Borrowing money is back in style.
Justin Trudeau’s success at the ballot box this week showed that Canadians aren’t afraid to borrow money to build the country. We need more public transit and other vital infrastructure, and we need it now. So if we don’t have the money today, we have to borrow.
This makes sense – especially at a time when interest rates are at rock-bottom lows. As long as our tax system collects enough revenue from the new growth that infrastructure brings, paying off the new debt shouldn’t be a problem.
But there’s something else Mr. Trudeau can do to build the country and keep our finances solid.
A long time ago, a poor, broken-down country called Canada lifted itself out of the dust of the Great Depression and threw its energy into fighting World War Two. Over the course of the war, Canada built 12 million military vehicles and hundreds of ships. We equipped a million men and women in uniform and joined the invasion of Europe.
How did a poor country do that, when we had no money? Easy. We borrowed it from our own bank – the Bank of Canada.
Like any bank, the Bank of Canada creates money when it creates loans. And it can set its own interest rate. Under the Bank of Canada Act, the Bank can lend the federal government up to one-third of its expected revenues for the year. It can lend provinces up to one-quarter of their expected revenues for the year.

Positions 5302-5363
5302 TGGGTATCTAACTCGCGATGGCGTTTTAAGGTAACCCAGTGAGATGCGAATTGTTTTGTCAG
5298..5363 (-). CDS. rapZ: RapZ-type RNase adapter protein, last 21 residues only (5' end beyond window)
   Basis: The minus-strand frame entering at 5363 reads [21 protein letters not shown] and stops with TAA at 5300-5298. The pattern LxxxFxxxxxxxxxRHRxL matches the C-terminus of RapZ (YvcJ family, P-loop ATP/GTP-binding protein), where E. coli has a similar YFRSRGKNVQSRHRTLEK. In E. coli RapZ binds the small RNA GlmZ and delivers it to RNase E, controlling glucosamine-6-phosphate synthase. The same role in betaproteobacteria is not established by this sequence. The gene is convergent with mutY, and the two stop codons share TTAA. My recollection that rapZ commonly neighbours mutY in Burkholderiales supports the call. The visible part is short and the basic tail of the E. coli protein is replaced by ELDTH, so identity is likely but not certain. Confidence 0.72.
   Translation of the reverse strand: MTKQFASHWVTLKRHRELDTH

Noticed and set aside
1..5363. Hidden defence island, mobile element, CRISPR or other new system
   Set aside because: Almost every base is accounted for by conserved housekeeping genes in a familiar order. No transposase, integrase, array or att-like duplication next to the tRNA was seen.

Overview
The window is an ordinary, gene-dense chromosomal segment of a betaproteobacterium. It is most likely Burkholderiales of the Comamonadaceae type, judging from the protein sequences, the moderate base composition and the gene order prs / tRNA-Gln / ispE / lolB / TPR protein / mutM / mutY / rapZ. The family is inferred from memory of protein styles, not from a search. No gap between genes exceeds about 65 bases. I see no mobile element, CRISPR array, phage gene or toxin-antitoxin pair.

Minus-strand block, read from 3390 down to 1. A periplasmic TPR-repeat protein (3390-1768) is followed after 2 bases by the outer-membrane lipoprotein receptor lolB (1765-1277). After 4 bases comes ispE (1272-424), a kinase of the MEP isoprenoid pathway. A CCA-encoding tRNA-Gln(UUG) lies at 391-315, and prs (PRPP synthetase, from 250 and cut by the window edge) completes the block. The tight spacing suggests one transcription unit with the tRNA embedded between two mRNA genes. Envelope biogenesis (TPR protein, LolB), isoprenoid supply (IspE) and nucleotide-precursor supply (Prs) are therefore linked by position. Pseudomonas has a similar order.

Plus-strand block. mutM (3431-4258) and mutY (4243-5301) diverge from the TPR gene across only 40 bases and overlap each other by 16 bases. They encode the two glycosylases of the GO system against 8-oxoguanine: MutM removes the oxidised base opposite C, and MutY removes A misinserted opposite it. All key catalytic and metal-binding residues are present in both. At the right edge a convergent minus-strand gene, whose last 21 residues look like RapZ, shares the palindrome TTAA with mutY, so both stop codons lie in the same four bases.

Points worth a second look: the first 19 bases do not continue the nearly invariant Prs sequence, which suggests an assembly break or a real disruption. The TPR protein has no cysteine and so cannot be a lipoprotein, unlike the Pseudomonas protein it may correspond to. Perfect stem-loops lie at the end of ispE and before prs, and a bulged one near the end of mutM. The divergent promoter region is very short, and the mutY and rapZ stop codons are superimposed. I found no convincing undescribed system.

We don’t have to pay private sector interest rates on public debt. We can charge ourselves as little as we feel like.
That’s what we used to do. That’s how we built our country up, after the war.
Then, in 1974, the government of Canada decided to stop borrowing from the Bank of Canada. (The Prime Minister at that time was a fellow named Pierre Trudeau.) From that point on, our governments only borrowed from private lenders. And it has cost us hundreds of billions in interest charges over the decades.
Here in Ontario, our Auditor General has shown how public dollars are wasted when governments pay private sector interest rates for public works. Government can borrow for less, even in private markets, but if we borrowed from the Bank of Canada, we’d hardly pay at all.
Here in Ontario, Premier Kathleen Wynne wants to sell off Hydro One, a strategic asset, because she says she needs money to build transit, roads, and bridges. But a one-time cash injection won’t work. Whenever we privatize the assets our society needs, we end up paying for companies’ greed. What we need is stable, long-term financing. And Kathleen Wynne’s good friend Justin is in a perfect position to make it possible.
Eduardo (Eddy) Almeida
First Vice-President/Treasurer, Ontario Public Service Employees Union